On This Day

0558 – The dome of the church of St. Sophia in Constantinople collapsed. It was immediately rebuilt as ordered by Justinian.

1429 – The English siege of Orleans was broken by Joan of Arc.

1525 – The German peasants’ revolt was crushed by the ruling class and church.

1763 – Indian chief Pontiac began all out war on the British in New York.

1800 – The U.S. Congress divided the Northwest Territory into two parts. The western part became the Indiana Territory and the eastern section remained the Northwest Territory.

1912 – The first airplane equipped with a machine gun flew over College Park, MD.

1915 – The Lusitania, a civilian ship, was sunk by a German submarine. 1,198 people were killed.

1937 – The German Condor Legion arrived in Spain to assist Franco’s forces.

1939 – Germany and Italy announced a military and political alliance known as the Rome-Berlin Axis.

1942 – In the Battle of the Coral Sea, Japanese and American navies attacked each other with carrier planes. It was the first time in the history of naval warfare where two enemy fleets fought without seeing each other.

1958 – Howard Johnson set an aircraft altitude record in F-104.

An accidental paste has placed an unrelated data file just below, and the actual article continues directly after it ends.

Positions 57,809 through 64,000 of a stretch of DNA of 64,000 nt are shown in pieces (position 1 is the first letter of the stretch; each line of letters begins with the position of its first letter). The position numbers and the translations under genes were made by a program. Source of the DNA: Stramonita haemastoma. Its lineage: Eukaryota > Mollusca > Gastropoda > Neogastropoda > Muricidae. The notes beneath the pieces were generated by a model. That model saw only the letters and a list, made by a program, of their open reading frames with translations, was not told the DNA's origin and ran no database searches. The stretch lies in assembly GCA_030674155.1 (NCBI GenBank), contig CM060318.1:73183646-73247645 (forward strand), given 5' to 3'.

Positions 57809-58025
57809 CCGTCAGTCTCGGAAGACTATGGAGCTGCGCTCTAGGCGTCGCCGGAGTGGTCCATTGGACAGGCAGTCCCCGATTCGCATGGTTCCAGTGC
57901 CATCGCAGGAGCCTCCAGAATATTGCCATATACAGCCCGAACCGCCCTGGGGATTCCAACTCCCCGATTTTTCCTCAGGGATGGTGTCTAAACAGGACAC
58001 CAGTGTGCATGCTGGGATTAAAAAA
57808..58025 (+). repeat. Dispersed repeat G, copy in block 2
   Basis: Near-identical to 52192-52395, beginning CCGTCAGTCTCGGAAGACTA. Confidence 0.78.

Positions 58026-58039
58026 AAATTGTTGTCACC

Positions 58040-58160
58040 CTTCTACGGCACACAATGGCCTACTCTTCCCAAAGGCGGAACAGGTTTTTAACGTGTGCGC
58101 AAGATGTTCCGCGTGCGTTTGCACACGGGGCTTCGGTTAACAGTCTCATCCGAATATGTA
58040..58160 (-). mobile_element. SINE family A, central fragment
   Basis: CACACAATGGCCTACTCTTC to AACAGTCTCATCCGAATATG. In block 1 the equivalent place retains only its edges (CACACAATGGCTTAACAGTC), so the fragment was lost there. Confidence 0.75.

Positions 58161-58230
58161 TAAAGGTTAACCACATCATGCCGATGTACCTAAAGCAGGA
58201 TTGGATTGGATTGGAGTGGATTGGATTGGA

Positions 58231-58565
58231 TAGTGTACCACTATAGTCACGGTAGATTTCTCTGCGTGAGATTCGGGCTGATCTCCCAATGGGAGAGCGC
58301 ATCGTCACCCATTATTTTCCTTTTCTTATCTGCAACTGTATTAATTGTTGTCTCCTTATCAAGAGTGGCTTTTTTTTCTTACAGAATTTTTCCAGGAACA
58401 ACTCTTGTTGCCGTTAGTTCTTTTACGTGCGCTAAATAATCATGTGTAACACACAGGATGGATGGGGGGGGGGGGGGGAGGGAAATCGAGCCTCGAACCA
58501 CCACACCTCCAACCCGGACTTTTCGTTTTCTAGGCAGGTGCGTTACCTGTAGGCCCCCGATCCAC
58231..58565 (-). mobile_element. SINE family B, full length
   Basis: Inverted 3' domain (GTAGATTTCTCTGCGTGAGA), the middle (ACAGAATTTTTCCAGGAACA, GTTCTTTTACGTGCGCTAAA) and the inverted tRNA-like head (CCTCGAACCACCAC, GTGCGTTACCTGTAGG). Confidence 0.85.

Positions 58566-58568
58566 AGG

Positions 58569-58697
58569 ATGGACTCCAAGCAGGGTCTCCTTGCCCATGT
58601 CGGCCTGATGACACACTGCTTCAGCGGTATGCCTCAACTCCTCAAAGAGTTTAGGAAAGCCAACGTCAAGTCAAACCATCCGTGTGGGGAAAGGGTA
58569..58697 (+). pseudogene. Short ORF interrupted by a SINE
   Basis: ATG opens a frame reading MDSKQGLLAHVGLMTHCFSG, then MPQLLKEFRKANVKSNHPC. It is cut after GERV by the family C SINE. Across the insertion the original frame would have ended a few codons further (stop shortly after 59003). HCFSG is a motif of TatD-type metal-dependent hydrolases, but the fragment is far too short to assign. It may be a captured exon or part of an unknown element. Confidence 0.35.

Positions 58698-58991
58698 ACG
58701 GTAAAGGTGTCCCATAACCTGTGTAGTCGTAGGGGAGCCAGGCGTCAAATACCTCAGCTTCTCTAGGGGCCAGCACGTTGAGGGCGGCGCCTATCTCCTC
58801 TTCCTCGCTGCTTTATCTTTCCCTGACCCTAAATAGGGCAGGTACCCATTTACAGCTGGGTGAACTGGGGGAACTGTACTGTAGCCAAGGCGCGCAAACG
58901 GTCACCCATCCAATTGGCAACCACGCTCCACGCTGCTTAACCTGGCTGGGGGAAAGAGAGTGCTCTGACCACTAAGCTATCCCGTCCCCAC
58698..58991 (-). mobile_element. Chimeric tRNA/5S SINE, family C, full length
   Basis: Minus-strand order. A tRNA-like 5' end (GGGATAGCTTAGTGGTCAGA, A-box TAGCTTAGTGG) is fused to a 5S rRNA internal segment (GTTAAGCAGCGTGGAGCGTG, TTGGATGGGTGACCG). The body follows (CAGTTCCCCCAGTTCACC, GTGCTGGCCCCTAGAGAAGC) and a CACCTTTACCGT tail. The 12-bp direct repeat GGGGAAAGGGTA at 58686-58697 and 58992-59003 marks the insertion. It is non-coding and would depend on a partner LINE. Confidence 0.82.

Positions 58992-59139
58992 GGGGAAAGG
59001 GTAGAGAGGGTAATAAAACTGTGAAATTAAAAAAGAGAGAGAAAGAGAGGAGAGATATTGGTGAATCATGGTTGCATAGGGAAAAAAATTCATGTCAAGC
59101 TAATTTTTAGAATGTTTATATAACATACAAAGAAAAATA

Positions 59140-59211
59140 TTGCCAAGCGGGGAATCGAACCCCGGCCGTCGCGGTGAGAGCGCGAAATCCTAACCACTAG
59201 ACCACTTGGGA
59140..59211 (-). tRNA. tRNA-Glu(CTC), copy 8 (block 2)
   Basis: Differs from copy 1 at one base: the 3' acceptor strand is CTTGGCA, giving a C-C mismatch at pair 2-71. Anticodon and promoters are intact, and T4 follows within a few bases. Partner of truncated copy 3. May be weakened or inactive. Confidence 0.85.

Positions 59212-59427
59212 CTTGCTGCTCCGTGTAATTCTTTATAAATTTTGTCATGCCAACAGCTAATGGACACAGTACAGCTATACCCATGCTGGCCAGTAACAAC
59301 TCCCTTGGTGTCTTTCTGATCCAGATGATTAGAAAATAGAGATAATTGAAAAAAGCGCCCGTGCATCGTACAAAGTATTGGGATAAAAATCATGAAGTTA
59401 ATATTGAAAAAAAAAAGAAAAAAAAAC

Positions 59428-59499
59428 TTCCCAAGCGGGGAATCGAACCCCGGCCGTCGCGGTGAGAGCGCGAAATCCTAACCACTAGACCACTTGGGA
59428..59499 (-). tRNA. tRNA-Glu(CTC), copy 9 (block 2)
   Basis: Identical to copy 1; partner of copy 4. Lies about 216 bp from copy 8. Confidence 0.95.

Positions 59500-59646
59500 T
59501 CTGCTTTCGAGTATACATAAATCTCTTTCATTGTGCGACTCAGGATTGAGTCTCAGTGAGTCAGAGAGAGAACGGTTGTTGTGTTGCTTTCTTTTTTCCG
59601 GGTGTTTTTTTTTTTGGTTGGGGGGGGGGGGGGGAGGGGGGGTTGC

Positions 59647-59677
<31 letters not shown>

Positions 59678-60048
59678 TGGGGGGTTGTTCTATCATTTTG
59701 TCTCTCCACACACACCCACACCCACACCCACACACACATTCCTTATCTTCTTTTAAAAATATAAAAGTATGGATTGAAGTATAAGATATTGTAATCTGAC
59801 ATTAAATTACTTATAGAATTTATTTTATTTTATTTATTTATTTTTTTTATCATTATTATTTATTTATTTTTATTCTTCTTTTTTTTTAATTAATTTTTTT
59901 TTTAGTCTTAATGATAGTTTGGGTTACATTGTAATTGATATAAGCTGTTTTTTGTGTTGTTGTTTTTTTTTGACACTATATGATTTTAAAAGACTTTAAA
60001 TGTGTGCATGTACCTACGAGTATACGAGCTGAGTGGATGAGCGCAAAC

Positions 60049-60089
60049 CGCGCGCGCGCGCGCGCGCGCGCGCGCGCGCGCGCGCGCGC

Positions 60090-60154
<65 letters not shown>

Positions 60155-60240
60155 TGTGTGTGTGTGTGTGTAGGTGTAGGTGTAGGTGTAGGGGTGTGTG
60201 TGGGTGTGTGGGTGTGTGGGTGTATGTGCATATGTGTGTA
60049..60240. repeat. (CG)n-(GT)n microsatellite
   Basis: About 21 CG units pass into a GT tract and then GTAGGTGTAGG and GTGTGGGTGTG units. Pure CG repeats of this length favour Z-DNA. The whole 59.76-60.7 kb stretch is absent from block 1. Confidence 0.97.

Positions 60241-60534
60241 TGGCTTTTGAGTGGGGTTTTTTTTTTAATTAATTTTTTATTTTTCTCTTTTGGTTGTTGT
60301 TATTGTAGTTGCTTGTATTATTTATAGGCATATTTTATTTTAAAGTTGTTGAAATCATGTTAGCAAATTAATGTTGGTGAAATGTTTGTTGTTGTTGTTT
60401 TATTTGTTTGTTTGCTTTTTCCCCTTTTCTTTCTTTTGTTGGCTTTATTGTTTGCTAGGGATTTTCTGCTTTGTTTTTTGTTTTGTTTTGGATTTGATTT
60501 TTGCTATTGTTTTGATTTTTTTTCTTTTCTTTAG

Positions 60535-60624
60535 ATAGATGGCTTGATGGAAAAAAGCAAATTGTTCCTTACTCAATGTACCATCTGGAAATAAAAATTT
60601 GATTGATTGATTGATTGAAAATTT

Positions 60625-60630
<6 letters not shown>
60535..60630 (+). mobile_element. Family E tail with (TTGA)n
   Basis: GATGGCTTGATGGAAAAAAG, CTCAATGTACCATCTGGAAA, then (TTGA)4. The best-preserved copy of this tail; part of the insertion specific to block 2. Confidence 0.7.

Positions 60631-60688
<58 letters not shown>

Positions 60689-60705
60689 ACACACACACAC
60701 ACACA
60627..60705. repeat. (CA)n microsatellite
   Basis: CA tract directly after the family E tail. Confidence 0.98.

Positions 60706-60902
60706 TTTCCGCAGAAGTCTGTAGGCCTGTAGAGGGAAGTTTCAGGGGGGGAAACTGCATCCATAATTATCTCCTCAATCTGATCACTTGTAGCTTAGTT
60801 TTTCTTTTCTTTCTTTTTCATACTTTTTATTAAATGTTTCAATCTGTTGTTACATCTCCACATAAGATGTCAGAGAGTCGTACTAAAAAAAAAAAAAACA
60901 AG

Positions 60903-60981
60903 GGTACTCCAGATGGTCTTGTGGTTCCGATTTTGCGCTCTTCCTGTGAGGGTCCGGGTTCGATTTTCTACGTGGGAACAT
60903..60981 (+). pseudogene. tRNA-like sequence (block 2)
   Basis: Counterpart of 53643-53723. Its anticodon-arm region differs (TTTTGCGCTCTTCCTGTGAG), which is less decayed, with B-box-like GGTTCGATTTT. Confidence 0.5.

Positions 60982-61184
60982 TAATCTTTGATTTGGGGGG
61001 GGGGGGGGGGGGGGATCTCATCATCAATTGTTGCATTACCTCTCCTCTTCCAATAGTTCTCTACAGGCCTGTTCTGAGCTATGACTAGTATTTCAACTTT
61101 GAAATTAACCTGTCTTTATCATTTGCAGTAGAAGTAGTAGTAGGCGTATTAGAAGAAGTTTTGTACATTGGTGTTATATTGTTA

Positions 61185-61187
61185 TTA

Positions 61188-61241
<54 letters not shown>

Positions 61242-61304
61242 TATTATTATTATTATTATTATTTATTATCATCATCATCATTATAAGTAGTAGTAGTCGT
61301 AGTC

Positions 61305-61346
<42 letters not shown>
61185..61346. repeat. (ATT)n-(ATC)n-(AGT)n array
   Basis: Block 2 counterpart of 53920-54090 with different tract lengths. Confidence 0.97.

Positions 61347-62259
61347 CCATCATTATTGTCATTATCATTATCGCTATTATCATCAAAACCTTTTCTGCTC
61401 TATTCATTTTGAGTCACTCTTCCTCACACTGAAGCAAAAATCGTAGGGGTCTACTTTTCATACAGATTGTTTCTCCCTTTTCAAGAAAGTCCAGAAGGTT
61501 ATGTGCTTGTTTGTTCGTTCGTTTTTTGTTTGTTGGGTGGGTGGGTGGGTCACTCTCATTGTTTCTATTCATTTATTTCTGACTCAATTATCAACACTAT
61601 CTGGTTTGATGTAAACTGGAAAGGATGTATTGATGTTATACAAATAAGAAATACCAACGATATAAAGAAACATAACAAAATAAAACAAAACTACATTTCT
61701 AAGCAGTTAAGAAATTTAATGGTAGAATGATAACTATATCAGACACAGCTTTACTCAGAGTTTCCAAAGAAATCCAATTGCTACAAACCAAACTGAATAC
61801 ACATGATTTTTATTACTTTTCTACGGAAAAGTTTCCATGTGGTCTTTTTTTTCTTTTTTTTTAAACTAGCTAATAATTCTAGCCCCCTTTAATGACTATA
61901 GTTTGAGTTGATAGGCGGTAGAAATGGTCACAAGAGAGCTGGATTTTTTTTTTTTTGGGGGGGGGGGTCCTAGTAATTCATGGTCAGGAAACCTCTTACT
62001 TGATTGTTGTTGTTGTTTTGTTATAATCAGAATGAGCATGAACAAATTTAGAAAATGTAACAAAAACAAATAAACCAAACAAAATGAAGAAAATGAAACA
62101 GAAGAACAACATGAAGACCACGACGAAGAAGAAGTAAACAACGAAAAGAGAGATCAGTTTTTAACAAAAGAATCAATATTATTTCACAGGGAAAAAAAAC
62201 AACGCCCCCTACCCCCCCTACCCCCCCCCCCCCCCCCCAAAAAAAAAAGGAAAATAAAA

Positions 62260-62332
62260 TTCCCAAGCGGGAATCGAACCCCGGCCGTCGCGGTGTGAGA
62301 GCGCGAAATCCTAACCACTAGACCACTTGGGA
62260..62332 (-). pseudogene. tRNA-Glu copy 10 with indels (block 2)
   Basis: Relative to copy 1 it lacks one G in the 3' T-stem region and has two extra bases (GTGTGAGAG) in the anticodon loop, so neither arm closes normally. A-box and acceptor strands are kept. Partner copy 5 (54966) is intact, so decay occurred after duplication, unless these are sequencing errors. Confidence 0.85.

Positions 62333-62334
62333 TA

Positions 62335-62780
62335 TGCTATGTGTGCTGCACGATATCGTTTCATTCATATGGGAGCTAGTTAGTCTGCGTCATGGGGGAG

1960 – Leonid Brezhnev became president of the Soviet Union.

1975 – U.S. President Ford declared an end to the Vietnam War.

1997 – A report released by the U.S. government said that Switzerland provided Nazi Germany with equipment and credit during World War II. Germany exchanged for gold what had been plundered or stolen. Switzerland did not comply with postwar agreements to return the gold.

May 7, 1954

French defeated at Dien Bien Phu

In northwest Vietnam, Ho Chi Minh’s Viet Minh forces decisively defeat the French at Dien Bien Phu, a French stronghold besieged by the Vietnamese communists for 57 days. The Viet Minh victory at Dien Bien Phu signaled the end of French colonial influence in Indochina and cleared the way for the division of Vietnam along the 17th parallel at the conference of Geneva.